Garden Tour Visitors Enchanted by Sounds of Water

Georgetowners and guests were lulled by the sounds of flowing, spouting, running water in ground and wall-mounted fountains, ponds and pool statues at almost every one of the eight lush private gardens open Saturday May 13 to participants in the 93rd annual Georgetown Garden Tour.

The fountains in many of the gardens of typical narrow, multistoried single-owner Georgetown townhouses that front most the streets of Georgetown, often were used to break up and act as visual and sensual dividers in the long and narrow back yard gardens on display — several sloping up or down to different levels. Shade plants and sitting areas were featured next to the dividing pond in the large, long gardens of Florence Auld and Frank Marshall at 3265 N St. and of Robert Luskin and Charlotte Fallon on 2911 O St., for example.

The flowing water of most of the tour garden fountains, could be heard from the front garden “room” often closest to the house. That area often featured a beautiful wood table, chairs and a small barbeque grill (none of these garden tour houses had the large second kitchens, couches and large lounge chaises that many of the outdoor rooms of the Georgetown House Tour featured last month). The garden areas beyond the fountains were often focused on plantings, flowers and areas to read and to relax.

Photo by Peggy Sands.

“When I bought this home over 20 years ago after moving from a larger home in Spring Valley, there was not even a back entrance from the house to the long back property of dirt and gravel that was the back garden,” Anne Emmet of 1330 30th Street told the Georgetowner. “I was going to add a big extension but could not get a permit since the home was built circa 1840 and had a historic marker. So I designed a garden – with two “rooms,” one close to the kitchen with comfortable chairs, tables and a barbeque; and the back garden with a fountain with areas in the garden of flowers and groundcover, for reading.” Emmet works almost daily in her garden, she said, but also spends a lot of time there reading and just enjoying being outside. The feature that made her garden one of the favorites on the tour was a large trellis draped with fragrant flowers dividing the garden with a wide bench at one side. “The sound of water from the fountain is so delightful while doing all these activities, Emmit said. But that held for the various wallside fountains of other homes on the tour as well.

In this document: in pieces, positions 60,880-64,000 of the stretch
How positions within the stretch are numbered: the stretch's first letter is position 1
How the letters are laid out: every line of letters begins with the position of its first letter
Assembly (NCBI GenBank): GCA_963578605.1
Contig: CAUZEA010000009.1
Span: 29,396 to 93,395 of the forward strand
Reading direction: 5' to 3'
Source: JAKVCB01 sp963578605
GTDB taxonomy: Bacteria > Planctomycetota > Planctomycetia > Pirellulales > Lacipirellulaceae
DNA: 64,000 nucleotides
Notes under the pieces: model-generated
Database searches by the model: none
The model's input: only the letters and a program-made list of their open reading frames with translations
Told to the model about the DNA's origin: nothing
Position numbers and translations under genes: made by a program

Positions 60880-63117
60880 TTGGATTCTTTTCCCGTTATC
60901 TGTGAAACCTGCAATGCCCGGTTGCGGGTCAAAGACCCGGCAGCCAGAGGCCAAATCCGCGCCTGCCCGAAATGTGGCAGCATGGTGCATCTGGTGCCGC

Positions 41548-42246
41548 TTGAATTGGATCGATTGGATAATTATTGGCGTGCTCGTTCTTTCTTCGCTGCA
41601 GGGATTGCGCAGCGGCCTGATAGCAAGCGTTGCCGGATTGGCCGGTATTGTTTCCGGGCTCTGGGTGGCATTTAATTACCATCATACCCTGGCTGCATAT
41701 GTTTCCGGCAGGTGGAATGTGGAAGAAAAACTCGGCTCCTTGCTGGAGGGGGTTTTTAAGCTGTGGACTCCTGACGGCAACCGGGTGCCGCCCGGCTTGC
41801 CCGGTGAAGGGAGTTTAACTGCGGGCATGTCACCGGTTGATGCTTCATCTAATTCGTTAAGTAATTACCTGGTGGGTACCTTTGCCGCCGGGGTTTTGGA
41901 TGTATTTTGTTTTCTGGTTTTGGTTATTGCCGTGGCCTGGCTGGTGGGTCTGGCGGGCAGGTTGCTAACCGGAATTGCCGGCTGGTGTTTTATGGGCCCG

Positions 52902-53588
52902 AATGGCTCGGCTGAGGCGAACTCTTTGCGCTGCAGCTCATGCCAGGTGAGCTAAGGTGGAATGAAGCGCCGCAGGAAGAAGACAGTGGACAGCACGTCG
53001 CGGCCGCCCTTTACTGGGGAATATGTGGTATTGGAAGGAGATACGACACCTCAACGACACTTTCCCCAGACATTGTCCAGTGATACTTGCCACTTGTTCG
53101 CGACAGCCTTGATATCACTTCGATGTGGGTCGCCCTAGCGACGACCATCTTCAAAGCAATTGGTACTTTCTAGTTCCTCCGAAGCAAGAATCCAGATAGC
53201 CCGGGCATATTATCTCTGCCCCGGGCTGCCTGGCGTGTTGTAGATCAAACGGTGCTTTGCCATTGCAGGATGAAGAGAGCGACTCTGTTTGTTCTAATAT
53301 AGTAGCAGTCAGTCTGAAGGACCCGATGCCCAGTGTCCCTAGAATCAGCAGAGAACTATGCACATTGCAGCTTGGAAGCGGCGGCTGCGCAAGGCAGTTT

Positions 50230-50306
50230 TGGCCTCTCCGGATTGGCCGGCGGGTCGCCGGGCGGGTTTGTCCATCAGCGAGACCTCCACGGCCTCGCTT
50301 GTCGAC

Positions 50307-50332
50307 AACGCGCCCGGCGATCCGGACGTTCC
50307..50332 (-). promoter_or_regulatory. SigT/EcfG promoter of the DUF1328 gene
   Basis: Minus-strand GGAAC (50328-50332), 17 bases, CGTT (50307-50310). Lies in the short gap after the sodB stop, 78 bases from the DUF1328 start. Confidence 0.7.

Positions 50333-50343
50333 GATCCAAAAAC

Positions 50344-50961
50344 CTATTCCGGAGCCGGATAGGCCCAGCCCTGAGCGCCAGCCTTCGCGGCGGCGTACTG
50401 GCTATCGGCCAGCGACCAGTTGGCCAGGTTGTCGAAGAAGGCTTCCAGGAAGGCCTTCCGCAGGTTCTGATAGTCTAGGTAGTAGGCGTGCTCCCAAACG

Photo by Peggy Sands.

Visitors on the garden tour also seemed to be most interested in the sundry types of  garden paths that tied the various elements of each garden together. The paths varied from closely fit flagstone, decorative gravel, bricks, grass and combinations such as flagstone surrounded by inlaid garden stones. Often the paths led to side gardens and small benches under the trees. Maybe it’s due to the response from being shut in during the pandemic in 2020-22, but many Georgetown garden tour visitors remarked on how the gardens were used — not just decorative — and how they would use them for daily activities to be outside.

Photo by Peggy Sands.

Of course the highlight of the tour was the stunning garden estate Evermay with its expansive gardens, lawns, rose collection, benches, modern and classic styled fountains, historic statuary and large graceful gazebo. Built in 1801, Evermay is one of Georgetown’s most historic garden estates. Its current owner Dr. Sachiko Kuno a generous supporter of many Georgetown enterprises, hosted the garden tour this year by opening up her gardens.  Among its many features is a giant American Elm – one of the only specimens in the District to survive an elm disease many years ago.

But one thing no garden on the tour this year seemed to grow anymore are vegetables. Tomatoes? Zuchini? Carrots? Did not see any.  But on both sides of the long entertainment kitchen and dining room pathway of the breathtaking home of architect Dale and Melissa Overmyer, there were rows of fragrant herbs! They were in the ground – not pots – and obviously picked and cultivated. Recognized in this working garden were thyme, rosemary, sage, lavender, basil and mint. 

The tour, tea and all volunteers at the entrance tables and throughout each garden were organized by the Georgetown Garden Club and many volunteers from Christ Church where the tea of sandwiches and pastries was served. And the predicted rain held off until 4 p.m.

For a slide carousel of photos from the tour, click on the images below.


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